Nissan MD West Europe: ‘We will be the smart follower’
Last week, Nissan presented its second full-electric passenger car, the Ariya. It’s also the sign for the new Nissan strategy to be developed. We had a brief virtual meeting with the CEO and COO and spoke with the newly appointed MD Nissan West Europe, the Belgian Koen Maes.
For Nissan, 2019 has been an ‘annus horribilis’ in different ways. The demise of the autocratic but also charismatic Carlos Ghosn, once the savior of Nissan, was a big blow; the sales and the financial results were also rather disastrous.
When it closed its most recent financial year (2019/2020) on the 31st of March, Nissan registered a net loss of 671,2 billion yen (€5,7 billion). That’s why it announced at the end of May a drastic restructuring foreseeing a 20% reduction in production capacity and personnel. The assembly plant in Barcelona will be closed.
At the same time, Nissan plans to sell 1 million electrified vehicles in 2023/24, compared to 200 000 at the moment. It just launched Ariya and plans to have seven all-new electric vehicles before 2023, primarily for the Japanese, Chinese, and European markets.
All in all, Nissan wants to launch 12 new models (electric, hybrid, and ICE) in the next 18 months. For Europe, the next Qashqai will be of the utmost importance. It will be built in Nissan’s large Sunderland plant, staying the most important bridgehead of Nissan in Europe, despite Brexit.
“Ariya opens a new chapter in the history of Nissan,” declared Makoto Uchida, Nissan’s CEO, last week in Tokyo at the launch of the car. “It will set the tone for a new era of future vehicles for Nissan. It unites our two biggest strengths, electric vehicles and crossovers.”
“With the Ariya, we combine all lessons learned of 10 years of Leaf. This car is everything combined. We offer D-segment roominess in a C-segment car. That’s why we also adapted the Nissan logo (digital, illuminated), referring to the sun, and with the hindsight that ‘there is nothing we can’t achieve’.”
“The Ariya is the perfect fusion of a crossover and an EV,” Ashwani Gupta, the COO of Nissan adds. “In fact, Nissan created the crossover and has been one of the pioneers of the EV. This now comes together in Ariya. And it adds the way to the autonomous car, and offers the latest in connectivity.”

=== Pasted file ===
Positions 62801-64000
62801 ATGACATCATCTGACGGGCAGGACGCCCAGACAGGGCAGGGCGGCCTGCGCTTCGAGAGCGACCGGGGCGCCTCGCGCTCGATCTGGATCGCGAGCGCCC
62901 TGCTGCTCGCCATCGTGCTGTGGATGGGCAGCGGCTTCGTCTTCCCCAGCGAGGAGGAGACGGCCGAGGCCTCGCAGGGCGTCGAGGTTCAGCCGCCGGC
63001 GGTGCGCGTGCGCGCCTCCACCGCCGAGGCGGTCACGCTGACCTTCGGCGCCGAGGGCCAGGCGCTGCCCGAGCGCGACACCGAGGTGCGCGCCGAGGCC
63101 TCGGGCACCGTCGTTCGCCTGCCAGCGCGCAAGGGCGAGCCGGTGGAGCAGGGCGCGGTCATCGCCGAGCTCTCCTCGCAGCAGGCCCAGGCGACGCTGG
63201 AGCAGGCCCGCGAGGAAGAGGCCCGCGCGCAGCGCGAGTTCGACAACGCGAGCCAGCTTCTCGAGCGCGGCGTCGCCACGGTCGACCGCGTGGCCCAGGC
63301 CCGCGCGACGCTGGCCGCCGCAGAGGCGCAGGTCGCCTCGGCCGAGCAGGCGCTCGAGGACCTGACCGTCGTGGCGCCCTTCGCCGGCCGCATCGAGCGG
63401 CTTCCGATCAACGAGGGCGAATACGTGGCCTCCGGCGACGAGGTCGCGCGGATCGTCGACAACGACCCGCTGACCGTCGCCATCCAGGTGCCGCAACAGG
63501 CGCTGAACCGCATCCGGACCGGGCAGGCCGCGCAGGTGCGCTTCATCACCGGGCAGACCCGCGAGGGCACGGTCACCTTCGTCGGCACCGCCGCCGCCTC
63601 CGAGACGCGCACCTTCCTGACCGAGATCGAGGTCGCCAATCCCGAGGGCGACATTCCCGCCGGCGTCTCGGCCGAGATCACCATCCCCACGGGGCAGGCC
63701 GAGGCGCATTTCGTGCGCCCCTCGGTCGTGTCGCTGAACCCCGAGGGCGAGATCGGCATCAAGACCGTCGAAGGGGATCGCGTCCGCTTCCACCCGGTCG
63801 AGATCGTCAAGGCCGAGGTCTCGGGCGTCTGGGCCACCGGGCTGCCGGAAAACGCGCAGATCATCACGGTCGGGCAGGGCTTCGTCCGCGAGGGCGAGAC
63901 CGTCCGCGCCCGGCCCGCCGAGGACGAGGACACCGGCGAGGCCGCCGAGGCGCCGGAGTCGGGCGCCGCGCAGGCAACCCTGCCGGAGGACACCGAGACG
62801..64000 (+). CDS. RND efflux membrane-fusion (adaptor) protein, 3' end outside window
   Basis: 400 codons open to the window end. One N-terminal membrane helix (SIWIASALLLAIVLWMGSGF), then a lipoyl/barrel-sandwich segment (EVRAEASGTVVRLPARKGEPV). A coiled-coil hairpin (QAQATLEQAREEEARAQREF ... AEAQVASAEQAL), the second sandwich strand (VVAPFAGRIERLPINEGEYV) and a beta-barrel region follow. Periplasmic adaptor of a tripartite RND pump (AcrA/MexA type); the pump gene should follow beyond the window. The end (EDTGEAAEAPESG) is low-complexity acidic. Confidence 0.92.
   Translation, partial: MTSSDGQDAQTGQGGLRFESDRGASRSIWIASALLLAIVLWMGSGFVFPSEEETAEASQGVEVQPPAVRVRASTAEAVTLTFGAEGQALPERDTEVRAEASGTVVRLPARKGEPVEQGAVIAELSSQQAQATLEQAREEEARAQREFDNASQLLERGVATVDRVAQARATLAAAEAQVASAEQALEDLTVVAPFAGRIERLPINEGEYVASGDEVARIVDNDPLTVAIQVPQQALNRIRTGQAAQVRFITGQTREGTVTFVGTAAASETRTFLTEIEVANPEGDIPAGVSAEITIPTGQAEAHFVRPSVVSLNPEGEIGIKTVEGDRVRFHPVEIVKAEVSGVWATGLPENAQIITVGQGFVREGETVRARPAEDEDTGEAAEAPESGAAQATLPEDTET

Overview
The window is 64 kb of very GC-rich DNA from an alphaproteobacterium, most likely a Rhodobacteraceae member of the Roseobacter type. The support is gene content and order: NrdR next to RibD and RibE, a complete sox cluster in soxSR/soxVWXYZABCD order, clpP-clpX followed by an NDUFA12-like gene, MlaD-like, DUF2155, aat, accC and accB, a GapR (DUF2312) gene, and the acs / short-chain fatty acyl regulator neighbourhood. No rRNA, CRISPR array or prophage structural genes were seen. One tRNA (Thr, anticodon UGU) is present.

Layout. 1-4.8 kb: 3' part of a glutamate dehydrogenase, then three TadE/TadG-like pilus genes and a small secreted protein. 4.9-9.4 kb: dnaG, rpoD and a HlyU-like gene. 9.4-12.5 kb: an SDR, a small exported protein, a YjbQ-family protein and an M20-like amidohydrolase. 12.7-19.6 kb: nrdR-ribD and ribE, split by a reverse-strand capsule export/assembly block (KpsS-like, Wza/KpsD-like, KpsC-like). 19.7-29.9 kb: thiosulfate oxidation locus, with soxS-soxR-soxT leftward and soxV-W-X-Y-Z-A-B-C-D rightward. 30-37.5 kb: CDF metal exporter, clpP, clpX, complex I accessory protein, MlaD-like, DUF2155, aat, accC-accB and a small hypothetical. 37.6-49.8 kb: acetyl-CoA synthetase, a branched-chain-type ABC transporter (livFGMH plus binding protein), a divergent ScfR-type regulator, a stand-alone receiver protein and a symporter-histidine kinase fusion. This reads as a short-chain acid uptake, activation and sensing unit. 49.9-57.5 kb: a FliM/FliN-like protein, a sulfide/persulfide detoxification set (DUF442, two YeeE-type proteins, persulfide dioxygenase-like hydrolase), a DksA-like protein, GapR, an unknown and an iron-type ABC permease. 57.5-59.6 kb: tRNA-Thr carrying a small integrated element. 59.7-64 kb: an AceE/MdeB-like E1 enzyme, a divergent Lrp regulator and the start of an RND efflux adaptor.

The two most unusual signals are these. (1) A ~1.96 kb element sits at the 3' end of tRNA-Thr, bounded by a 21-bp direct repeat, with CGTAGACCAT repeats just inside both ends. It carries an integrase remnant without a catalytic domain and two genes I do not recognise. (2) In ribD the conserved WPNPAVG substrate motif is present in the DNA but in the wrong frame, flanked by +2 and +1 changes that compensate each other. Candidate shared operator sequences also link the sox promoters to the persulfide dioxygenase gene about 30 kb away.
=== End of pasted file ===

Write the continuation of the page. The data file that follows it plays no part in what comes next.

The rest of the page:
“We learned a lot from our Leaf customers,” concludes Marco Fioravanti, VP for product planning at Nissan Europe. “We didn’t focus on what the competition was bringing; we listened to the actual needs of our customers. The differentiator will be the ability to meet customer needs better.”
A few months ago, the Alliance (Nissan/Renault/Mitsubishi) explained its new strategy. One of the key ideas was the leader/follower principle. Instead of competing for dead all over the world, the different partners will become leaders in some parts of the world and followers in others.
In Europe, Renault is clearly the leader, and Nissan will be the follower. “But we will be a smart follower,” says Koen Maes, the newly appointed MD of Nissan West Europe (Benelux and France).
“There is confusion about this leader/follower principle. Nissan won’t be a subsidiary of Renault here in Europe. Renault will be the bigger brother, Nissan will follow its own course. The target is clear: we don’t want to lose identity, but we surely want to bring the Alliance to a new level, so that there are no overlaps in investments anymore.”
“The Ariya stands on the CMF-EV platform, Nissan-based, but open for everybody within the Alliance, to maximize its chances. The Ariya represents (at the moment) the pinnacle of Nissan Intelligent Mobility, focusing on three pillars: intelligent power, intelligent driving, and intelligent integration.”
“Nissan will stay in Europe, for sure. We have a strong base in the UK with the Sunderland plant, the technical center at Cranfield, and the design center in London City. Those will be our antennas in a complex Europe.”
Of course, Brexit is a threat. Car manufacturers want stability, preferably without friction or restrictions whatsoever. So we surely don’t want a no-deal Brexit. Europe is a hybrid situation for Nissan at the moment.”
Nissan in Benelux and France
“The position of Nissan is fairly different between France and the Benelux. In France, half of the market is, of course, dominated by the French brands, but while VW has 7% of market share, Nissan had 4% not so long ago (and was situated before Opel or Ford).”
“At the moment, Nissan has fallen back to 2,5% market share, but for the French, our brand is still considered as innovative. With Ariya and other products, we will try to consolidate this and rise again in sales.”
“Of course, we are very pleased with the incentives of the French state (premiums) as of June. We already sold a gigantic bunch of Leafs last month in France. But let’s not be mistaken: the French market is still 50% diesel.”
“In Belgium, the fleet market is significant. That’s our handicap here. At Nissan, there’s a real aversion for the fleet market, and that’s because of the US experience. The fleet market there is different from ours, and requires huge buy-back initiatives, costing a lot of money. We are convinced that we can do better here.”
To conclude, I still want to emphasize that Nissan has been one of the pioneers of autonomous driving. From now on, Renault will be far more involved and maybe even take the lead. From a technical point of view, we can reach Level 4 or even 5 in the second half of this next decade. But there are som big question marks: what about the political and jurisdictional aspects and, even more important, how will the customer react?”